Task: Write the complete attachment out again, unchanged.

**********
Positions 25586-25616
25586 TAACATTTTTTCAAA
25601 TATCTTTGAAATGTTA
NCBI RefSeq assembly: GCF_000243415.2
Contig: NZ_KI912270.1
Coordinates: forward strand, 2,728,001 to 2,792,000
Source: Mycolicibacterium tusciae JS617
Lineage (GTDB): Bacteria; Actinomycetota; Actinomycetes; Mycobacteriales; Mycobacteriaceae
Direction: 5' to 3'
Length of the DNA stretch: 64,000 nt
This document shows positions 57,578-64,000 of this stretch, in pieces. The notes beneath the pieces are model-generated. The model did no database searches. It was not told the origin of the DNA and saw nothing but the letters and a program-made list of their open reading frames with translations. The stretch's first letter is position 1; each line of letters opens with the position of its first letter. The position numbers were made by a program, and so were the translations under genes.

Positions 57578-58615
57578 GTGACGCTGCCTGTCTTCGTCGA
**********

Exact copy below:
Positions 25586-25616
25586 TAACATTTTTTCAAA
25601 TATCTTTGAAATGTTA
NCBI RefSeq assembly: GCF_000243415.2
Contig: NZ_KI912270.1
Coordinates: forward strand, 2,728,001 to 2,792,000
Source: Mycolicibacterium tusciae JS617
Lineage (GTDB): Bacteria; Actinomycetota; Actinomycetes; Mycobacteriales; Mycobacteriaceae
Direction: 5' to 3'
Length of the DNA stretch: 64,000 nt
This document shows positions 57,578-64,000 of this stretch, in pieces. The notes beneath the pieces are model-generated. The model did no database searches. It was not told the origin of the DNA and saw nothing but the letters and a program-made list of their open reading frames with translations. The stretch's first letter is position 1; each line of letters opens with the position of its first letter. The position numbers were made by a program, and so were the translations under genes.

Positions 57578-58615
57578 GTGACGCTGCCTGTCTTCGTCGA